The closer the presidential campaign gets to the November general election, the more the race becomes a numbers game. Looking at previous results and surveying current polls, the general consensus is that the 2012 campaign, like most elections in recent memory, will come down to only a select handful of “swing states.”
The growing importance of battleground states is the direct result of the electoral map design. Devised in 1787 to give smaller states more significance in federal elections, the plan’s purpose has diminished greatly over time.
As it stands now, President Barack Obama is vulnerable in the nationwide polls, although his Republican opponent Mitt Romney hasn’t gained a solid footing either. Both seem to hover around the 50 percent mark with each fluctuating up or down depending on the week.
History shows that Obama should keep both his fingers and his toes crossed, hoping that luck would get him elected to a second term.
No president since Franklin Roosevelt has won reelection with unemployment at more than 7.2 percent. Today, the rate continues to hover over 8 percent and will likely stay around the same when November comes around. While it may look as if the president is primed to lose, his standing in the Electoral College seems quite lofty.
In order to win the presidency, Obama or Romney will have to secure 270 electoral votes.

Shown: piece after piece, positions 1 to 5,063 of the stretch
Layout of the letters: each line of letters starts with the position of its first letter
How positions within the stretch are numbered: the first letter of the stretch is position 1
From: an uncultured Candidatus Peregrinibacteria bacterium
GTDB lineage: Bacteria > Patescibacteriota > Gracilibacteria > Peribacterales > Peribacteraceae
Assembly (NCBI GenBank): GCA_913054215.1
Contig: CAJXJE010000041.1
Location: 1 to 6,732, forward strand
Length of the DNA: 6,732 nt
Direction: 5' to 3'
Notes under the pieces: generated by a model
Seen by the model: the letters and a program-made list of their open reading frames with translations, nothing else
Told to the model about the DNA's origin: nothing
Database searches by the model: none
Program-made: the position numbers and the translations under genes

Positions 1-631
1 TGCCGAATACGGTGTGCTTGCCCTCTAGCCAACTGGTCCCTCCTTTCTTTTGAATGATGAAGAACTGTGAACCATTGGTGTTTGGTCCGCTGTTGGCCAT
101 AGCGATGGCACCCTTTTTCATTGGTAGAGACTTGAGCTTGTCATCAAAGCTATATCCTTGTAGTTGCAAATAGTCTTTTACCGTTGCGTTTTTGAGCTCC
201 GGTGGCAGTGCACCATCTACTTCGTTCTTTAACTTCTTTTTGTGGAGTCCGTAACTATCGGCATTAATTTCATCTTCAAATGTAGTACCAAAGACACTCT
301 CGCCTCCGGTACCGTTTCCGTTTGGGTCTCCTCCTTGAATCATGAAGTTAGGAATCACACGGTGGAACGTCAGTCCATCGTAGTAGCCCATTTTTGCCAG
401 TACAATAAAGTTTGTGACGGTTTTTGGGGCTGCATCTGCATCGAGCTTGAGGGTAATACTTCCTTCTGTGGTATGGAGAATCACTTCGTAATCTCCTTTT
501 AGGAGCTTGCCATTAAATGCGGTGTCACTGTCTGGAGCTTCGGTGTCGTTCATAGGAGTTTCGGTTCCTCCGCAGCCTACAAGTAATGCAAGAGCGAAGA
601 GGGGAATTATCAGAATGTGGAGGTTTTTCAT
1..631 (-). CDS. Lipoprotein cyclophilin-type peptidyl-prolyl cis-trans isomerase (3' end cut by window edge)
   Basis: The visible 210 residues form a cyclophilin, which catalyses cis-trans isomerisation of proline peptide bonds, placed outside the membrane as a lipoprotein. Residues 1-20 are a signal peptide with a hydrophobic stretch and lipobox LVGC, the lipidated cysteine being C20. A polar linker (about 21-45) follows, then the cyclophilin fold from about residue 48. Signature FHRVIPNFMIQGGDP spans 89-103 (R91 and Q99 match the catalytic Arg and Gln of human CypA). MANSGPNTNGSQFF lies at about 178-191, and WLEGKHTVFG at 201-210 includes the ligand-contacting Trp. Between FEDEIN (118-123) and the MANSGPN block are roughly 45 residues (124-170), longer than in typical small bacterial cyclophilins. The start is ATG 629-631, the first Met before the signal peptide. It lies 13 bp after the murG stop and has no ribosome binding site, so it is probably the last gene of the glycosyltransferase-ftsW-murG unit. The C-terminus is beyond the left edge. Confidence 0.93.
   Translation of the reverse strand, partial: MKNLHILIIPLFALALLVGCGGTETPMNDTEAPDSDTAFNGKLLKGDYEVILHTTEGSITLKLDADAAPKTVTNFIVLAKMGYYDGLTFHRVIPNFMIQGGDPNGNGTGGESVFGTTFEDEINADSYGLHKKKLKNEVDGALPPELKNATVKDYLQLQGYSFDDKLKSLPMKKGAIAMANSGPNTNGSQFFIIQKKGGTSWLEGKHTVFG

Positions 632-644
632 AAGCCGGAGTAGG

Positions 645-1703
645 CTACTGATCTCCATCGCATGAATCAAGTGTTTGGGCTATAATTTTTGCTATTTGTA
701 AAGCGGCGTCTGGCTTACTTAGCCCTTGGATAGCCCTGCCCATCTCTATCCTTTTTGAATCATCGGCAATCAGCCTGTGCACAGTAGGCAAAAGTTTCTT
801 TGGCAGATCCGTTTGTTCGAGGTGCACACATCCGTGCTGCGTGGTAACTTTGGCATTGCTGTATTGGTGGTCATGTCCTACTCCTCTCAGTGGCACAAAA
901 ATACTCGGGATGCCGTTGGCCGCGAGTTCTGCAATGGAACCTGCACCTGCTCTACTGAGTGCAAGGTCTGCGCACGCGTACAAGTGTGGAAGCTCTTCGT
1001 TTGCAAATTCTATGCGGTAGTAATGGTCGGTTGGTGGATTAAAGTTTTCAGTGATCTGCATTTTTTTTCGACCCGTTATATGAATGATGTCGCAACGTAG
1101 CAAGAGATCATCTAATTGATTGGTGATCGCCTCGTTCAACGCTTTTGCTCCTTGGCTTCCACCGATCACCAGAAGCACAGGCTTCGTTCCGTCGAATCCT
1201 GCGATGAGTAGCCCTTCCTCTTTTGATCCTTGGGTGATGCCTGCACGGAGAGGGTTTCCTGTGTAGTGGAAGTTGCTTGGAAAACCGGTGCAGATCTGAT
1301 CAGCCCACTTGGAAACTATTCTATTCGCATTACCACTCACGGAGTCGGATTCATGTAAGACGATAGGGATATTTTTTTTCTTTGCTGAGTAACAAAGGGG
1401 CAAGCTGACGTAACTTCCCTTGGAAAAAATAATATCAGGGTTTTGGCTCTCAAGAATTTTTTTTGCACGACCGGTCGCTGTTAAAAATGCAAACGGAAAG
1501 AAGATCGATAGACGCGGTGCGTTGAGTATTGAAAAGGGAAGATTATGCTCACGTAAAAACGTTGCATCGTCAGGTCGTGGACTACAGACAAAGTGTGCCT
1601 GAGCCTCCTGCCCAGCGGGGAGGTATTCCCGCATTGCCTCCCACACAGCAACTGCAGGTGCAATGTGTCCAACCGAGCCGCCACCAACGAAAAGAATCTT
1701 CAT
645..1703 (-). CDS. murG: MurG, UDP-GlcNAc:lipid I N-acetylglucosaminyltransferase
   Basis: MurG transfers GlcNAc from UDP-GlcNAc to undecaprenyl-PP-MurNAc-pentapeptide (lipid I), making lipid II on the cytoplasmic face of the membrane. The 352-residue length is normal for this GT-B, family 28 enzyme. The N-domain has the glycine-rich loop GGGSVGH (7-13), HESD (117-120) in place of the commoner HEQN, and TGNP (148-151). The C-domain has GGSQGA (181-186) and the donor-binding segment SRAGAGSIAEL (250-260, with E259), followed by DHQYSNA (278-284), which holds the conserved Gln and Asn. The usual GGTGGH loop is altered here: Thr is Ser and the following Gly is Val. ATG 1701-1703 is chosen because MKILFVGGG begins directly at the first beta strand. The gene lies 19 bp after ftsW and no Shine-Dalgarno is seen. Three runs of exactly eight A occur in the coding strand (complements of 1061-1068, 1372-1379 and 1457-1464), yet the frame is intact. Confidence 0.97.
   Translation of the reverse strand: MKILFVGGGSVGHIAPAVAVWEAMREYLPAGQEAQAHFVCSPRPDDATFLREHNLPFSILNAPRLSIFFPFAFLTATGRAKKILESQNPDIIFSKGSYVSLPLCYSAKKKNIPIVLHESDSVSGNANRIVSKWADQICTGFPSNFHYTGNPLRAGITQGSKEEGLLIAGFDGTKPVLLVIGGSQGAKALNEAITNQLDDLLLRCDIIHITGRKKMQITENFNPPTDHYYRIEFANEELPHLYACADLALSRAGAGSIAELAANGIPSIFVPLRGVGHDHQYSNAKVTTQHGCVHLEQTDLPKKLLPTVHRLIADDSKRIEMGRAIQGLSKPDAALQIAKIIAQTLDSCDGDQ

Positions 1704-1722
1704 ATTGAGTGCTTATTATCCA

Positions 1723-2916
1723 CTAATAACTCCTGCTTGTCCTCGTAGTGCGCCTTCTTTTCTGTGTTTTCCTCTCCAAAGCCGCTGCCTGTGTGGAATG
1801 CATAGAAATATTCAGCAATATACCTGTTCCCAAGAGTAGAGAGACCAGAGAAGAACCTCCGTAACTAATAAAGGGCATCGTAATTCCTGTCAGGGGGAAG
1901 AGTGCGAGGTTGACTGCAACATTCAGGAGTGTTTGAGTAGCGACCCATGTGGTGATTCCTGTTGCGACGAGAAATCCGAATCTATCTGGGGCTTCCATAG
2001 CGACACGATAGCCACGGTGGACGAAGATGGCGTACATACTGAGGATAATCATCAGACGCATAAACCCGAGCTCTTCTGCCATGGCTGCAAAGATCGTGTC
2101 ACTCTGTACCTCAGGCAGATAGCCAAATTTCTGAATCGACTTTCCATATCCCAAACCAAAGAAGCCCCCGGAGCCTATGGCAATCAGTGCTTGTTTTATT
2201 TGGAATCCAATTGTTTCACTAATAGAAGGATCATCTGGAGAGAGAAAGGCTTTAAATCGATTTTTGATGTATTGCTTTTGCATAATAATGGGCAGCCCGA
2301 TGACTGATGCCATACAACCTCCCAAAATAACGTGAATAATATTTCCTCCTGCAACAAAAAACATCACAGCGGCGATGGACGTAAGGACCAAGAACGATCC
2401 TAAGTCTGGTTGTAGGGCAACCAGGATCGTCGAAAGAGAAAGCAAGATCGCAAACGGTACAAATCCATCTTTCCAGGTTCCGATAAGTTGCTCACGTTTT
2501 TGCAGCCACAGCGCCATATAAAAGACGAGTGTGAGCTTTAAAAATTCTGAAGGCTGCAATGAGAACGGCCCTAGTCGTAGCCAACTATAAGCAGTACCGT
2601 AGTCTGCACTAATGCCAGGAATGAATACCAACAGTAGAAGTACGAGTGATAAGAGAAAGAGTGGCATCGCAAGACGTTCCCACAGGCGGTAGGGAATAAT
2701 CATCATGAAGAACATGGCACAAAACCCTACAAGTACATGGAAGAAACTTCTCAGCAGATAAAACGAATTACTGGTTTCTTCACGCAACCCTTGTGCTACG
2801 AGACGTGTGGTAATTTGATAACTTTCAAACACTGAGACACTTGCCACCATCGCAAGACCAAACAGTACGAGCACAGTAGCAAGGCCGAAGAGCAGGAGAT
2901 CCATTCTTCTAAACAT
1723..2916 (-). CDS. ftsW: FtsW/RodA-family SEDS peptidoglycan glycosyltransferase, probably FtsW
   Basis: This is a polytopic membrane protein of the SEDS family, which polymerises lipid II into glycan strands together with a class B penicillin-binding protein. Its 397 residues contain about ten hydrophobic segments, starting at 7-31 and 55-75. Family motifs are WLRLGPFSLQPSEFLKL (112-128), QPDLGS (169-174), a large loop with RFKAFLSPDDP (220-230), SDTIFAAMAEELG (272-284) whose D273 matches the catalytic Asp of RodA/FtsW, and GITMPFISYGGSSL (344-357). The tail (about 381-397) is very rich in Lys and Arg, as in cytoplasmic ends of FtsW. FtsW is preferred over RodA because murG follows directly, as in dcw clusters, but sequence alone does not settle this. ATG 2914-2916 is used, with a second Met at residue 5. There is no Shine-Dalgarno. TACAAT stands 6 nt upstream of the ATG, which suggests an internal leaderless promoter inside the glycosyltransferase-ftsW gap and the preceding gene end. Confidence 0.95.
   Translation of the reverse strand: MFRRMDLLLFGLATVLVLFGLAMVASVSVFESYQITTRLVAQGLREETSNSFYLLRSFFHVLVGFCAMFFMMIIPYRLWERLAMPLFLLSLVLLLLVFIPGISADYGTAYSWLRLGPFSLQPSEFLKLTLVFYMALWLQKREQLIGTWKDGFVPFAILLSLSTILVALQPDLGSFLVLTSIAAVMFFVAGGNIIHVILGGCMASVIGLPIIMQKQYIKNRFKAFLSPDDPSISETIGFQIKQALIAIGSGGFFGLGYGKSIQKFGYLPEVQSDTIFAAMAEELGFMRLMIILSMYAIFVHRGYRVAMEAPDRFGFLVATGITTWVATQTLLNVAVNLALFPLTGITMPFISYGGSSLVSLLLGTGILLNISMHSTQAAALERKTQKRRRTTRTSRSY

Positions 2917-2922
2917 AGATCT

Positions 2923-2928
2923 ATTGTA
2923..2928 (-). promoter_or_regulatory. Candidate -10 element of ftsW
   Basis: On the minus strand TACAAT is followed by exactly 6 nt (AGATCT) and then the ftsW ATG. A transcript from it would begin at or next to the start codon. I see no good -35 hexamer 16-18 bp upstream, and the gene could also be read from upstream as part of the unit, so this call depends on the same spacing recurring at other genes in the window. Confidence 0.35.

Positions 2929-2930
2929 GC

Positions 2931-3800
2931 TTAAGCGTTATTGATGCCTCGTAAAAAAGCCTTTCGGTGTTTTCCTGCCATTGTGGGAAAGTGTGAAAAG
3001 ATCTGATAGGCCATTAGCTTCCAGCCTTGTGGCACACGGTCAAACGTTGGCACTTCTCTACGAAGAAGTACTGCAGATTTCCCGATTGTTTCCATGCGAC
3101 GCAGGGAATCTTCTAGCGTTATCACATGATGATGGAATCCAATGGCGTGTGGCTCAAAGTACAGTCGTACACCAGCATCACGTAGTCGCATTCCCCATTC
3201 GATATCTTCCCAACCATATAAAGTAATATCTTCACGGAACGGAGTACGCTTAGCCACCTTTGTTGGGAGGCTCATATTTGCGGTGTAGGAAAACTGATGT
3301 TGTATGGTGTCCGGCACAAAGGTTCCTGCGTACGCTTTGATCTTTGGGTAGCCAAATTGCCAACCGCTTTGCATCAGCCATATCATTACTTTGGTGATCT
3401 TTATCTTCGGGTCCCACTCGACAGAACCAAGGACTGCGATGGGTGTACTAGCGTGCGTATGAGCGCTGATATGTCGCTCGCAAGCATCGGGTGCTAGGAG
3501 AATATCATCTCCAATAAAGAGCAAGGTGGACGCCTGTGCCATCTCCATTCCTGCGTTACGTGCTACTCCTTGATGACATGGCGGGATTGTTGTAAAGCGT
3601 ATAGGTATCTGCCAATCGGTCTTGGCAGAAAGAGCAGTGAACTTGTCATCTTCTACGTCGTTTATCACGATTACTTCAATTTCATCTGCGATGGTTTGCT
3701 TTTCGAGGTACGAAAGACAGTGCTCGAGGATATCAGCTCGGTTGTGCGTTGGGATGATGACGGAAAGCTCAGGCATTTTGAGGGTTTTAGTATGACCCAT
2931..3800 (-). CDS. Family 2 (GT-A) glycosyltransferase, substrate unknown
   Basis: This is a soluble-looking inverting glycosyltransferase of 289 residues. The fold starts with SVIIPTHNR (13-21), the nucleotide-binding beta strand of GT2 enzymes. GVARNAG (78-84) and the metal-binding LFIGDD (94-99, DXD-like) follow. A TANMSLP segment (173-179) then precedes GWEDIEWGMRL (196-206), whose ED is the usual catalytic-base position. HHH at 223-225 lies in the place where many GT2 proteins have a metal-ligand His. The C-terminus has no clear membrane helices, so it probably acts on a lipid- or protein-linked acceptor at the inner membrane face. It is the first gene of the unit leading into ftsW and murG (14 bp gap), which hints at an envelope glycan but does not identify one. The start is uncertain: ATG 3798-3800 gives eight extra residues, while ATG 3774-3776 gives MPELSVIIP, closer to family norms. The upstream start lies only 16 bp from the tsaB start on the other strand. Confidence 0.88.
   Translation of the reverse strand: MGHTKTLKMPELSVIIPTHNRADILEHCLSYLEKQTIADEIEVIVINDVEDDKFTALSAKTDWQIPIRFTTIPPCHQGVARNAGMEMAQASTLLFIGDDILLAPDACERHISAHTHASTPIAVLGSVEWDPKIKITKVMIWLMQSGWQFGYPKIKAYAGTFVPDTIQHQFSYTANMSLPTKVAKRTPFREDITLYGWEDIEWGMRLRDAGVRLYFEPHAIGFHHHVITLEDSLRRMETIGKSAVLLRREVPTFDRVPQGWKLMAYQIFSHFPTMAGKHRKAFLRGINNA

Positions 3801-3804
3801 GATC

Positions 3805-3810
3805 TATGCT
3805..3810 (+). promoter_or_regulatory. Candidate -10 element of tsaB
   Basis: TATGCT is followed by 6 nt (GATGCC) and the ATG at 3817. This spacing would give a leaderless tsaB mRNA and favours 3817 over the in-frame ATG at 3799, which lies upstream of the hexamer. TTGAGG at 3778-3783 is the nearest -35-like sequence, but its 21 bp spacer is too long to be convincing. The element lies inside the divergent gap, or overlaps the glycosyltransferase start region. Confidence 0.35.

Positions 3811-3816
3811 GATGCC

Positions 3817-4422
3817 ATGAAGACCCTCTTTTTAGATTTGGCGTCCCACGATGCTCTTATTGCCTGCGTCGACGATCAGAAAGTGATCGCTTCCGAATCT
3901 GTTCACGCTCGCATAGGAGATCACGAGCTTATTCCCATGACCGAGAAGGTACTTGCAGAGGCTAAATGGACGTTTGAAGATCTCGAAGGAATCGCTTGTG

While the electricity around the president has certainly tapered off since first being elected in 2008, there’s still a buzz out there. Obama and his team know how to connect with certain blocks of voters, particularly youth, and will be able to use that to their advantage leading up to the election.
Romney, on the other hand, has never generated such enthusiasm. With the economy being so sour, it never seemed that he had to. If he could convince Americans that he would be the “CEO in Chief” and would steer the economy in the right direction, he would win the presidency. The road to victory so far though has been an uphill battle. Obama seemingly still has the support in the states that he needs.
In 2008, Obama won 28 states plus the District of Columbia. In doing so, he won nine states that the Democratic ticket of John Kerry and John Edwards failed to pick up in 2004.
Colorado, Florida, Indiana, Iowa, Nevada, New Mexico, North Carolina, Ohio and Virginia switched allegiances that year, voting for Bush eight years ago, while voting for Obama in 2008.
Through the Electoral College layout, the Democratic Party likely already has 88 electoral votes heading into November. The president can easily rack up the blue state strong holds on the West Coast with Washington, Oregon and California, and clean up on the East Coast with New York, Maine, Vermont, Massachusetts, Connecticut, Rhode Island, New Jersey, Delaware and Maryland as well Washington, D.C.
If he keeps Michigan, Minnesota and Illinois, which actually haven’t voted for the Republican candidate in 20 years, he’ll only need to win three of the so-called swing states -- Pennsylvania, New Mexico, and Florida.
Fortunately for team Obama, Pennsylvania also hasn’t gone to the GOP since 1992 and early indicators say the Democrats will again pick it up this year.
New Mexico and Florida will be trickier, but appealing to Hispanic voters and seniors will certainly help.
The road for Romney seems a lot bumpier. He could actually take eight of nine swing states, but if he loses Florida, Obama still squeaks by and is elected to a second term.
Accordingly, each candidate may want to hire a few extra mathematicians to come on board, but as it stands now, the numbers look to be in the president’s favor.